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You are here: Home > Forum > A Place of Safety > General Talk > Is it legitimate to alter a very respected symbol?
Is it legitimate to alter a very respected symbol?  [message #75154] Wed, 14 November 2018 14:28 Go to next message
timmy   United Kingdom

Has no life at all
Location: UK, in Devon
Registered: February 2003
Messages: 13029



I present this story without comment, wishing instead for yours. I will offer my own thoughts in due course inside the thread.

https://www.pinknews.co.uk/images/2018/11/rainbow-poppy3_640x345_acf_cropped.jpg



Author of Queer Me! Halfway Between Flying and Crying - the true story of life for a gay boy in the Swinging Sixties in a British all male Public School
Re: Is it legitimate to alter a very respected symbol?  [message #75156 is a reply to message #75154] Wed, 14 November 2018 16:02 Go to previous messageGo to next message
William King is currently offline  William King   France

Toe is in the water

Registered: October 2016
Messages: 89



I don't think it's a great idea to, as one person commented, highjack a national symbol of remembrance. The article you highlighted talks about WWI poets Wilfred Owen and Siegfried Sassoon, is their being or maybeing homosexual of any real importance? In the case of Alan Turing it is, because he suffered terribly for being a gay man, however, I think that was better highlighted in the film of his life. So no, not a good idea, ill thought out, and it's not surprising it generated a backlash.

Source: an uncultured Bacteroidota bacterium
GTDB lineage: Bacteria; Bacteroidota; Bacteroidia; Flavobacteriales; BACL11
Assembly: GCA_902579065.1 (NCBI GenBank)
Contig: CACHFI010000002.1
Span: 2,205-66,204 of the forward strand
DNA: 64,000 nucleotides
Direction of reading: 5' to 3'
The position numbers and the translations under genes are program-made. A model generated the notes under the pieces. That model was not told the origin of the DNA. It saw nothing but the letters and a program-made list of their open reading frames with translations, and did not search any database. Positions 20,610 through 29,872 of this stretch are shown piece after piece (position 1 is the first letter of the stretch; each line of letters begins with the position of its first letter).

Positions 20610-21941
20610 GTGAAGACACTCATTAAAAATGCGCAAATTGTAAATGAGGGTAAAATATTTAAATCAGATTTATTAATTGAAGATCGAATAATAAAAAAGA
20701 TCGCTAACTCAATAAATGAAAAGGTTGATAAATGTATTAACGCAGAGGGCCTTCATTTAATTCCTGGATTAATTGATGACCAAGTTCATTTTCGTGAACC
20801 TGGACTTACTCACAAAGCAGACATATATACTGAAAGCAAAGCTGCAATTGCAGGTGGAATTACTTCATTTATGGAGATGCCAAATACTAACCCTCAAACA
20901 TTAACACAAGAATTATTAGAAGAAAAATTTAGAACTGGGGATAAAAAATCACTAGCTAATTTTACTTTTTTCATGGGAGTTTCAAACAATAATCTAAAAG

Re: Is it legitimate to alter a very respected symbol?  [message #75157 is a reply to message #75154] Wed, 14 November 2018 17:34 Go to previous messageGo to next message
NW is currently offline  NW   United Kingdom

On fire!
Location: Worcester, England
Registered: January 2005
Messages: 1509



I find myself in two minds about this. On the one hand, I've worn a white poppy (Peace Pledge Union) for many years, rather than the Royal British Legion red one. Quite apart from my own pacifism, I'm disgusted by the RBL: their increasingly-close ties to the UK military, and the way they do so little for ex-Services people suffering breakdown. Over a third of all rough sleepers are ex-Forces, and the RBL seems to ignore them almost completely, preferring to concentrate on photogenic amputees. So, from that point of view, any form of Remembrance that honestly seeks to honour those killed in wars which is not RBL, tends to be a good thing.